UW Huskies Insider

Huskies magic number is one … over UCLA

Post by Don Ruiz / The News Tribune on Feb. 28, 2009 at 8:16 pm with No Comments »
February 28, 2009 8:16 pm

UCLA’s win over Cal leaves the Bruins as the only team with a chance to catch Washington for a share of the Pacific-10 Conference men’s basketball title or the No. 1 seeding in the Pac-10 tournament.


UW assured itself of at least a share of the title by defeating Arizona on Saturday afternoon. The Huskies now will win the title outright and get No. 1 Pac-10 tournament seeding with a win over Washington State next Saturday or with a UCLA loss to either Oregon State on Thursday or Oregon on Saturday.


The Bruins will be solid home favorites in both games, meaning it may come down the Huskies taking care of their own business against the Cougars.


If the Huskies and Bruins tie, they will share the conference title. However, Pac-10 tournament seeding will be determined as follows:


Seeding: All 10 teams shall participate in the tournament. The seedings and pairings shall be determined upon completion of regular season play on Saturday,

March 7. The won-lost percentage record of the teams in reglar season Conference play will determine tournament seedings. The team with the best

won-lost percentage in Conference play will be seeded #1, the next best won-lost percentage in Conference play will be seeded #2, and so forth through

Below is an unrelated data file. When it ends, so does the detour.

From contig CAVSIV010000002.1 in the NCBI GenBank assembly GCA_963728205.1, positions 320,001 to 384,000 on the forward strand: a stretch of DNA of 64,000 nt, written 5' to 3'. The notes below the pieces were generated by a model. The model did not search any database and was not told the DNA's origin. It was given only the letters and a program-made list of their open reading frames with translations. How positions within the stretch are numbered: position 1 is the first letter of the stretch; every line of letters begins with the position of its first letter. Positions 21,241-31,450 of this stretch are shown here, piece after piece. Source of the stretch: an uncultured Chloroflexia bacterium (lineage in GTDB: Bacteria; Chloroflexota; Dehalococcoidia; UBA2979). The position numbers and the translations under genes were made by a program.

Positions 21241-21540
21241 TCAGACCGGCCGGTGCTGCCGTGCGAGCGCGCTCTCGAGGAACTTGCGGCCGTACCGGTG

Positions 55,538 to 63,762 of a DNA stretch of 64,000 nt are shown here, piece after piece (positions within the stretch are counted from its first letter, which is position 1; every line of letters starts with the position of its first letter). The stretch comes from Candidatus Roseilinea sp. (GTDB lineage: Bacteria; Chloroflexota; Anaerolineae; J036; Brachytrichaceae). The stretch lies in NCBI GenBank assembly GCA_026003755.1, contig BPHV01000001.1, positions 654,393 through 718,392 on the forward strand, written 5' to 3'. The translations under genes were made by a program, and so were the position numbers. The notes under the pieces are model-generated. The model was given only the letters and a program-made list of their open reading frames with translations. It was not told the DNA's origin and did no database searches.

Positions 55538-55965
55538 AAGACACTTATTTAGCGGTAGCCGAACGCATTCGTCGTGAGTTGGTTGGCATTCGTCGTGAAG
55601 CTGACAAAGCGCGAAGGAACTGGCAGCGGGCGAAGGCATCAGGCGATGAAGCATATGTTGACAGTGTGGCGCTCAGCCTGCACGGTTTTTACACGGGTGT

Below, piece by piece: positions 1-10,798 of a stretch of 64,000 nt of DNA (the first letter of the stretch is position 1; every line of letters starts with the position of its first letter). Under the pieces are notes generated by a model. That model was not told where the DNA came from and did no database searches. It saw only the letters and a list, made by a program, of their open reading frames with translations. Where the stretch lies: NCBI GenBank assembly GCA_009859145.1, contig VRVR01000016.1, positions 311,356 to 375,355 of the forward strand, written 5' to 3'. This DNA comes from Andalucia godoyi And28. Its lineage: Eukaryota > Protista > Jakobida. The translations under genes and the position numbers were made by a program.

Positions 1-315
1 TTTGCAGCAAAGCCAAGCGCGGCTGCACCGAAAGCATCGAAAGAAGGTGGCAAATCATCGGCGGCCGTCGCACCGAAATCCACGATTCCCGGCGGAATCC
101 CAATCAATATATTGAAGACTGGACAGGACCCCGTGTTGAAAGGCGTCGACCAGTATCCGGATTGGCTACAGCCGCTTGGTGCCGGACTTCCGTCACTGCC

all the seeds.

Tie-Breakers: Tie breaking procedures for determining tournament seeding will follow the following procedure:

1. Two-team tie

a. Results of head-to-head competition during the regular season.

b. Each team’s record vs. the team occupying the highest position in the final regular standings, and then continuing down through the standings

until one team gains an advantage.

When arriving at another group of tied teams while comparing records, use each team’s record against the collective tied teams as a group

(prior to that group’s own tie-breaking procedure), rather than the performance against individual tied teams.

c. Won-lost percentage against all Division I opponents.

d. Coin toss conducted by the Commissioner or designee.

2. Multiple-team tie

a. Results of collective head-to-head competition during the regular season among the tied teams.

b. If more than two teams are still tied, each of the tied team’s record vs. the team occupying the highest position in the final regular season

standings, and then continuing down through the standings until one team gains an advantage.

When arriving at another group of tied teams while comparing records, use each team’s record against the collective tied teams as a group

(prior to that group’s own tie-breaking procedure), rather than the performance against individual tied teams.

If at any point the multiple-team tie is reduced to two teams, the two-team tie-breaking procedure will be applied.

c. Won-lost percentage against all Division I opponents.

d. Coin toss conducted by the Commissioner or designee.


Bottom line: Too early to tell.


However, since the Huskies and Bruins split, this tie-breaking method gives UW fans a rooting interest in Arizona State finishing third in the conference, because UW swept the Sun Devils, while UCLA was swept by them. Whereas, UCLA swept the Cal, whereas UW was swept by them.


Cal visits Arizona State on Saturday in a game that should be over by the time WSU and UW tip off.

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